11. In the same example, the builder also paid for a new school and the cost of the roads and money to Water Dept. All the while, the cost of living keeps multiplying exponentially as population increases. Making cities more and more unaffordable.

12. Meanwhile open spaces and non residential city lots are being auctioned off to builders. High density cities have no ingress/egress during fires etc(we experienced it this year and also in the past few years during fire season) and the law enforcement numbers doesn’t increase as much as the number of people, but crime increases. Homes multiply, but schools don’t.

Rent control is insanely complicated and differs from county to county...and city to city. Housing policies, rental control and transport are all connected in California.

https://la.curbed.com/2019/9/24/20868937/california-rent-con...

The powers that be in CA have been constantly creating maze like regulations that seem to have two goals: 1. Increase property taxes 2. Avoid building a well networked public transport system.

The state is very invested in new buildings. But that begs the question: who bears the cost?

https://sf.curbed.com/2017/11/3/16603900/rent-control-san-fr...

72 pages of the study paper: http://conference.nber.org/confer//2017/PEf17/Diamond_McQuad... :

[..] “The Effects of Rent Control Expansion on Tenants, Landlords, and Inequality: Evidence from San Francisco,” Diamond and McQuade used public and private data to look at how often people moved out of rent-control units, how often landlords converted those units to new types of housing not covered under rent control, and how median rents changed since the 1990s.

The pair singled out SF specifically to “exploit a unique rent control expansion in San Francisco in 1994 that suddenly provided rent control protections for small multifamily housing built prior to 1980” so that renters in post-1980 homes form a natural control group with which to compare.

Here are some of their conclusions:

Rent controlled tenants are of course more likely to stay in their current homes. “Rent control increased the probability a renter stayed at their address by close to 20 percent,” note Diamond and McQuade, with younger renters more likely to leave the roost anyway than older ones. And that in turn prevents flight from San Francisco itself. “We find that absent rent control essentially all of those incentivized to stay in their apartments would have otherwise moved out of San Francisco,” note the economists. Yikes. However, in some the priciest neighborhoods, tenant turnover in rent-controlled apartments was actually higher. “This evidence suggests that landlords actively try to remove their tenants in those areas where the reward for resetting to market rents is greatest,” either by gamely buying out long term tenants or just evicting them. Landlords of rent-controlled homes were more likely to convert them to the types of buildings not covered by the provisions. “Landlords whose properties were exogenously covered by rent control reduced their supply of available rental housing by 15 percent.” Particularly via the old TIC trick. “Rent-controlled buildings were almost 10 percent more likely to convert to a condo or a Tenancy in Common (TIC) than buildings in the control group, representing a substantial reduction in the supply of rental housing.” Even so, rent control is definitely good for the tenants who get it, even with the added risk of landlord shenanigans. “Rent control offered large benefits to impacted tenants during the 1995-2012 period, averaging between $2,300 and $6,600 per person each year, with aggregate benefits totaling over $390 million annually.” But the loss of housing might drive up rents elsewhere. “We find that six percent decrease in housing supply led to seven percent increase in rental prices. These caused an aggregate welfare loss to renters of $5 Billion. This is almost as large as the benefits accrued by the lucky beneficiaries of rent control.”[..]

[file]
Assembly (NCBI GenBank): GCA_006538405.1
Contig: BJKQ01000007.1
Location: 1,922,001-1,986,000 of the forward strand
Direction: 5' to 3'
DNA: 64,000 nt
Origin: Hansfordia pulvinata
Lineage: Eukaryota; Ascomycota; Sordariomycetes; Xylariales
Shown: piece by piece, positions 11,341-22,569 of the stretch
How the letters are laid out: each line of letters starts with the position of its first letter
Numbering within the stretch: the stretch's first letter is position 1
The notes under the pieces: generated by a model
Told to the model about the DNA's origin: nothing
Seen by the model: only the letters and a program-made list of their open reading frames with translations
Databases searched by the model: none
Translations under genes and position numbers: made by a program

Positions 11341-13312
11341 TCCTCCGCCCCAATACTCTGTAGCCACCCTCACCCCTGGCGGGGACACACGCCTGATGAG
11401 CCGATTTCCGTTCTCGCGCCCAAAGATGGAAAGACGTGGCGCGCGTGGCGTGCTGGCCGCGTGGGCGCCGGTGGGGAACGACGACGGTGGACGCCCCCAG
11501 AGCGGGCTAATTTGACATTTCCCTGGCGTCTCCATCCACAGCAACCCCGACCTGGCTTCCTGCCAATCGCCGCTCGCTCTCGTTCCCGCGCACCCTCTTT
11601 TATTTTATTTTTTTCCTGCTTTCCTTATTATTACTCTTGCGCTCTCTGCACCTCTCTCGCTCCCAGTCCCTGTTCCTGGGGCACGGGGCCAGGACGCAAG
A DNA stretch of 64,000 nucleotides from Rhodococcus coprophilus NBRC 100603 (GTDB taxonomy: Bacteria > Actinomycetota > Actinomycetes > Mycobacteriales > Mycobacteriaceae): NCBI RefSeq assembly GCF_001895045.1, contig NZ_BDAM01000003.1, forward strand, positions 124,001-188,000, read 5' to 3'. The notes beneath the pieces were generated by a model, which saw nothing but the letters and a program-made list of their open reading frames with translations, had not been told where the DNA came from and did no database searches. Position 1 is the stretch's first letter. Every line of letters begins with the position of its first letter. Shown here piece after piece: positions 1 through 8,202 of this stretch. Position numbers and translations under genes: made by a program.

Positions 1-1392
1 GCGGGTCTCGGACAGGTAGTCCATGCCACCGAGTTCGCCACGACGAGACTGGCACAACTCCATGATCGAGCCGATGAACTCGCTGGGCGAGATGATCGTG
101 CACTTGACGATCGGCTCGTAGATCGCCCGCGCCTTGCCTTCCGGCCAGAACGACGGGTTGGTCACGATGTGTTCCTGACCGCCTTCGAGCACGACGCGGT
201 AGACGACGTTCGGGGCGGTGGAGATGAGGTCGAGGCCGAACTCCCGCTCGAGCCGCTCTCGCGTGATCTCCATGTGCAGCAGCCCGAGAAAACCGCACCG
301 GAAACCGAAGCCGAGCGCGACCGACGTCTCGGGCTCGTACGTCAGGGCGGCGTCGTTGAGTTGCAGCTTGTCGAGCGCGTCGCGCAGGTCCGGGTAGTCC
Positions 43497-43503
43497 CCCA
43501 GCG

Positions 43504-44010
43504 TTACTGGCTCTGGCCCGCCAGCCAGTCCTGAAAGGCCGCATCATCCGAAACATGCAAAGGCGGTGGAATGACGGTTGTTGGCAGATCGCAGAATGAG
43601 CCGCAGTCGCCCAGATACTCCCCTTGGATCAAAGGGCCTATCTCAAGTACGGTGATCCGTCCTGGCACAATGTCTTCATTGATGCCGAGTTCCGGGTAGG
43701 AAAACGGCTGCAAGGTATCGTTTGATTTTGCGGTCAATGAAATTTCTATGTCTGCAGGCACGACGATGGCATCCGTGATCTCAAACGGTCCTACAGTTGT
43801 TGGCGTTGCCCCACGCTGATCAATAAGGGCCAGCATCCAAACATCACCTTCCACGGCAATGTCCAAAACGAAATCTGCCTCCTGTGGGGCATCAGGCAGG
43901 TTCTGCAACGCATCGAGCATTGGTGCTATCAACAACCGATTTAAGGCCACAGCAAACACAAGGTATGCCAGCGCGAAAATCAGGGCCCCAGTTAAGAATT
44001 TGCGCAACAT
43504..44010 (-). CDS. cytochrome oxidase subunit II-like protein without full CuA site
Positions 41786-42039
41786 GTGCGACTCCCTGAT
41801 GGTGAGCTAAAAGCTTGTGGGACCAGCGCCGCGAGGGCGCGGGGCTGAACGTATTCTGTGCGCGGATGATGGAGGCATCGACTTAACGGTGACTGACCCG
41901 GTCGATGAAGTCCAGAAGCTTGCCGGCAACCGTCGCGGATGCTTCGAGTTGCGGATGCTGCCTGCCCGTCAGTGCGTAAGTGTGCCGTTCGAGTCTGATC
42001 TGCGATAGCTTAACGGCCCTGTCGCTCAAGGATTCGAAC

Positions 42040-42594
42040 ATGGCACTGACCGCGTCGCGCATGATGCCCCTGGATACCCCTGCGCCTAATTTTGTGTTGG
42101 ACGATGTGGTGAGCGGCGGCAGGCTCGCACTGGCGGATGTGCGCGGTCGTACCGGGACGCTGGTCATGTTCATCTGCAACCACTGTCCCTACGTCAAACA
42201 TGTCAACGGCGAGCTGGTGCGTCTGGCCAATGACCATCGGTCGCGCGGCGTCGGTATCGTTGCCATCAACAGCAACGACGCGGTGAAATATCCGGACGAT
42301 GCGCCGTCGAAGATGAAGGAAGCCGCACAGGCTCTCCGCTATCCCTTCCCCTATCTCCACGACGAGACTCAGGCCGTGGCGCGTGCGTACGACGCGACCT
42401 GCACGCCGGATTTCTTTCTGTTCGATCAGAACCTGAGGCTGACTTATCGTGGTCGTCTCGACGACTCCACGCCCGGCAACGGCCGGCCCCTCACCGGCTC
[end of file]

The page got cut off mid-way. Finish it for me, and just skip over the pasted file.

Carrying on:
Is there a solution? I don’t know. Here is mine. The govt should build high density rent control apartments that families can rent on 99 year leases. This housing stock can have transfer rights making a mobile workforce move with the job. It makes housing stable as well infrastructure robust. It’s not a Red Queen situation or a drunken goat rodeo where chaos reign.